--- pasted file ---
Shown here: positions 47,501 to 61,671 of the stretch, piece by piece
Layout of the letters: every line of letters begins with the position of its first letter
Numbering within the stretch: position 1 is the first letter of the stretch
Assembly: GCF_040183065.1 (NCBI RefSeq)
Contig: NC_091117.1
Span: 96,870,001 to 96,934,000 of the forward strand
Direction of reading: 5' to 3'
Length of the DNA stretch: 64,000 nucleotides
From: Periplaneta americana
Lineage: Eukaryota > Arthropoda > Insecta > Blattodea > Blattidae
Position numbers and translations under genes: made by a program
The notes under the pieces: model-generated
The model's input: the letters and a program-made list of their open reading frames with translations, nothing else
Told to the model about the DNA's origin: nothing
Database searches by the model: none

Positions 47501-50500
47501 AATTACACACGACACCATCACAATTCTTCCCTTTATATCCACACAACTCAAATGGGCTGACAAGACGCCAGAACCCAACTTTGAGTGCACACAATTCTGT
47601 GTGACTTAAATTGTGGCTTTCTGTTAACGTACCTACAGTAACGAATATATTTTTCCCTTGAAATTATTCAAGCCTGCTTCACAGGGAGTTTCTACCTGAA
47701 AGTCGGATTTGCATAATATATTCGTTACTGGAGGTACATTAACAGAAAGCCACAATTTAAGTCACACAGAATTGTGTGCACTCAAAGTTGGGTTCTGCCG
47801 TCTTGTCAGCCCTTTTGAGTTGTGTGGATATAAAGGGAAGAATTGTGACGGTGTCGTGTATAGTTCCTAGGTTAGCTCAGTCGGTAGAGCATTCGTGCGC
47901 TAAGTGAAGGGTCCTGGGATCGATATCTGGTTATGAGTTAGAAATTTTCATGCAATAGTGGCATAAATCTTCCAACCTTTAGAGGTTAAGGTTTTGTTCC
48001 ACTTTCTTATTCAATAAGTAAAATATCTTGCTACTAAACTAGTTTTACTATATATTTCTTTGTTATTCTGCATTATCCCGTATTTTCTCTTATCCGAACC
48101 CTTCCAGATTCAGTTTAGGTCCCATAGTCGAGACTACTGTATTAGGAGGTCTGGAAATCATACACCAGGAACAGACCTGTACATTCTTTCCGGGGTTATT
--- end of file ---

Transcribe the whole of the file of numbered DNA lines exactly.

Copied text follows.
Shown here: positions 47,501 to 61,671 of the stretch, piece by piece
Layout of the letters: every line of letters begins with the position of its first letter
Numbering within the stretch: position 1 is the first letter of the stretch
Assembly: GCF_040183065.1 (NCBI RefSeq)
Contig: NC_091117.1
Span: 96,870,001 to 96,934,000 of the forward strand
Direction of reading: 5' to 3'
Length of the DNA stretch: 64,000 nucleotides
From: Periplaneta americana
Lineage: Eukaryota > Arthropoda > Insecta > Blattodea > Blattidae
Position numbers and translations under genes: made by a program
The notes under the pieces: model-generated
The model's input: the letters and a program-made list of their open reading frames with translations, nothing else
Told to the model about the DNA's origin: nothing
Database searches by the model: none

Positions 47501-50500
47501 AATTACACACGACACCATCACAATTCTTCCCTTTATATCCACACAACTCAAATGGGCTGACAAGACGCCAGAACCCAACTTTGAGTGCACACAATTCTGT
47601 GTGACTTAAATTGTGGCTTTCTGTTAACGTACCTACAGTAACGAATATATTTTTCCCTTGAAATTATTCAAGCCTGCTTCACAGGGAGTTTCTACCTGAA
47701 AGTCGGATTTGCATAATATATTCGTTACTGGAGGTACATTAACAGAAAGCCACAATTTAAGTCACACAGAATTGTGTGCACTCAAAGTTGGGTTCTGCCG
47801 TCTTGTCAGCCCTTTTGAGTTGTGTGGATATAAAGGGAAGAATTGTGACGGTGTCGTGTATAGTTCCTAGGTTAGCTCAGTCGGTAGAGCATTCGTGCGC
47901 TAAGTGAAGGGTCCTGGGATCGATATCTGGTTATGAGTTAGAAATTTTCATGCAATAGTGGCATAAATCTTCCAACCTTTAGAGGTTAAGGTTTTGTTCC
48001 ACTTTCTTATTCAATAAGTAAAATATCTTGCTACTAAACTAGTTTTACTATATATTTCTTTGTTATTCTGCATTATCCCGTATTTTCTCTTATCCGAACC
48101 CTTCCAGATTCAGTTTAGGTCCCATAGTCGAGACTACTGTATTAGGAGGTCTGGAAATCATACACCAGGAACAGACCTGTACATTCTTTCCGGGGTTATT